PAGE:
My daughter is now fine with her shoes. Mostly. She'll occasionally still trigger a meltdown because of the way her shoes or her socks (or this morning, her leggings) feel. Or else she'll be insistent that she puts them on herself, and she can't, so eventually I have to do it for her and she'll have a tantrum over that. Basically, we still go through at least one tantrum most mornings, and it's very wearing.
The possible silver lining here is that it provides me with an opportunity to talk through my feelings with my son. This morning, she was sobbing all over me while I was trying to hang up the last of the laundry on the clothes-horse. Finally, because I was feeling the urge to slap her just to vent my feelings, I picked her up, put her in her room and shut the door for the minute it took me to finish the laundry.
My son asked why I had done that. I explained that I was getting upset by her crying, and that I was losing control of my temper. I put her in her room so that I could get a break from her and get back in control of my feelings so I wouldn't shout at her or at him.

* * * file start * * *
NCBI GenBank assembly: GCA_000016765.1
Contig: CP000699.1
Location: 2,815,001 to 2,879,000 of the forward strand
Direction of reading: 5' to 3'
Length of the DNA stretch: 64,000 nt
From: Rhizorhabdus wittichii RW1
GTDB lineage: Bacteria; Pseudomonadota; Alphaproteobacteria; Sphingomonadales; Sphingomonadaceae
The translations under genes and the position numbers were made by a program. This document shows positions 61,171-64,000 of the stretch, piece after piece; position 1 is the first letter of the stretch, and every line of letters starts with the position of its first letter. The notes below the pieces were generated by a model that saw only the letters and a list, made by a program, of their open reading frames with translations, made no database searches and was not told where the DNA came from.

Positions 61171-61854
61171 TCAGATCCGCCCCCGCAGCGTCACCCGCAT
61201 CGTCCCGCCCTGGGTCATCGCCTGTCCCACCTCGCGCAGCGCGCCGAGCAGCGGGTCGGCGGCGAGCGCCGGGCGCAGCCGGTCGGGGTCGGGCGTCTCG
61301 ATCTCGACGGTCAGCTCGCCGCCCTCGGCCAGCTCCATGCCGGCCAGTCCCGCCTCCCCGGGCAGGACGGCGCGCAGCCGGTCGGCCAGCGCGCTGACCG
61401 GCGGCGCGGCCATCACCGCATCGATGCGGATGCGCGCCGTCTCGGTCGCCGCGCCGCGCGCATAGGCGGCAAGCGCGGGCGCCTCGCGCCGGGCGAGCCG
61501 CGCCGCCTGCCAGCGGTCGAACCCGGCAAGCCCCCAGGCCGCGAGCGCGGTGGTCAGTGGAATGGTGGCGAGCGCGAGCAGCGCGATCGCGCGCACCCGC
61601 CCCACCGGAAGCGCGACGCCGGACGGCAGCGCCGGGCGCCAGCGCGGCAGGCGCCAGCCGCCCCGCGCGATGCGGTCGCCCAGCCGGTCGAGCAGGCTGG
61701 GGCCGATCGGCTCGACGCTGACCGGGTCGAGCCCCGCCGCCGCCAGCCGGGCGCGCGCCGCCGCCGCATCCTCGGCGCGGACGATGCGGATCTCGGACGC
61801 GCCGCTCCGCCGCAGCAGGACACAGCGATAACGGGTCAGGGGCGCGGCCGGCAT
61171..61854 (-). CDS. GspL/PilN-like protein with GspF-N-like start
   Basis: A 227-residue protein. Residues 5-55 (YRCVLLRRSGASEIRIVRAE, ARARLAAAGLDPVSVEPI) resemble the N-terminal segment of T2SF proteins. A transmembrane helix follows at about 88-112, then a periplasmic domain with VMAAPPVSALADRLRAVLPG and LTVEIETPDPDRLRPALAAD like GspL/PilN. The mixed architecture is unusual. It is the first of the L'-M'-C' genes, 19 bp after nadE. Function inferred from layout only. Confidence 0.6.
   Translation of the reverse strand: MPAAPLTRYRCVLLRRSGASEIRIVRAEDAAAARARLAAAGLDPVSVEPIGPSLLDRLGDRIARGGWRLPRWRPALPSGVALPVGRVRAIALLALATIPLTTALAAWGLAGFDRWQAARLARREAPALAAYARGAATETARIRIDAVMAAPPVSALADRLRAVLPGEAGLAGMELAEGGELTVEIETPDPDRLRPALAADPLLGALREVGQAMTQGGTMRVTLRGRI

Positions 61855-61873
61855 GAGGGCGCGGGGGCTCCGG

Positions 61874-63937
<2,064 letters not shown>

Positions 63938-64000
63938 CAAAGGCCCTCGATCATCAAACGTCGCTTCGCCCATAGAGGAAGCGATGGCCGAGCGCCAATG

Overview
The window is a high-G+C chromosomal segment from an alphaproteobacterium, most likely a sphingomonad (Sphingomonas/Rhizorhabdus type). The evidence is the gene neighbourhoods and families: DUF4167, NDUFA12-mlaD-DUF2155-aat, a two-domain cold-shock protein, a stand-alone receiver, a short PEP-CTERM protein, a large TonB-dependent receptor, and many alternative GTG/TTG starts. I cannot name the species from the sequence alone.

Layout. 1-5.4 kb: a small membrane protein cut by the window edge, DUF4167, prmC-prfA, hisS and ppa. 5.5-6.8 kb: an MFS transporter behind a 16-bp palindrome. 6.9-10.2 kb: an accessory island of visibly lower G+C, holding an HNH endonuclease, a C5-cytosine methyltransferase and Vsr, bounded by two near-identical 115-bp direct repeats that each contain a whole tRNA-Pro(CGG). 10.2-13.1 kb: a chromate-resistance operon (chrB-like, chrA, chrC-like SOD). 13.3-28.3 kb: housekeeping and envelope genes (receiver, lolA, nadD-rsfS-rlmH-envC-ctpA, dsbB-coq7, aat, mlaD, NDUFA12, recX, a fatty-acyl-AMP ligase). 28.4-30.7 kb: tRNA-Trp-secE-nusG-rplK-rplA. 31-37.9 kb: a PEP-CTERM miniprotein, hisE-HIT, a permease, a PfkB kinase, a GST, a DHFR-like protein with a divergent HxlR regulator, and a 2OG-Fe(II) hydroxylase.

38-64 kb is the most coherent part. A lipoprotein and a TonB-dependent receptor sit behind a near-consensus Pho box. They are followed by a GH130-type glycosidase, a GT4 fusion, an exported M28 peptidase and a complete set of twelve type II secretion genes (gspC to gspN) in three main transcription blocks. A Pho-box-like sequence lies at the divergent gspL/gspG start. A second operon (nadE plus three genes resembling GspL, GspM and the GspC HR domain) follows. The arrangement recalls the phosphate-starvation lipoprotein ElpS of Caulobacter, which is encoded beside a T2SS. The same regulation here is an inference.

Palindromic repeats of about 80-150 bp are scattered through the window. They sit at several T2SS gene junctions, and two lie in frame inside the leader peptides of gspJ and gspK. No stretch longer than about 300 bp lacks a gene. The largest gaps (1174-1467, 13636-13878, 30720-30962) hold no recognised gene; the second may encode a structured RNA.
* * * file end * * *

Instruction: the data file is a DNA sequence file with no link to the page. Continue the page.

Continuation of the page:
It's probably very beneficial for my son to see such an example of how other people process their feelings. It's a chance for him to think about it when he isn't emotionally affected. On the other hand, I do feel like I could do with a break from being the example for my son's psychological education. And when I'm battling to remain calm, it's really really hard to listen to my son's questions without snapping at him to just be quiet and leave me alone!
Oh, first world parenting problems!
Going back to my son's meltdown issues, it turned out that allergies really were playing a larger part than I had realised. We gave him Benadryl at night for about ten days, then stopped, and he immediately went back to easily triggered tantrums. Fortunately, the ragweed pollen seems to have stopped, but a big bottle of Benadryl is likely to remain a staple of our medicine cupboard just in case.
Finally, this post at Sense of Wonder is a fantastic suggestion for dealing with meltdowns. I'm not sure my son's quite there yet, but I plan on practicing this script from now on, at home and in the classroom.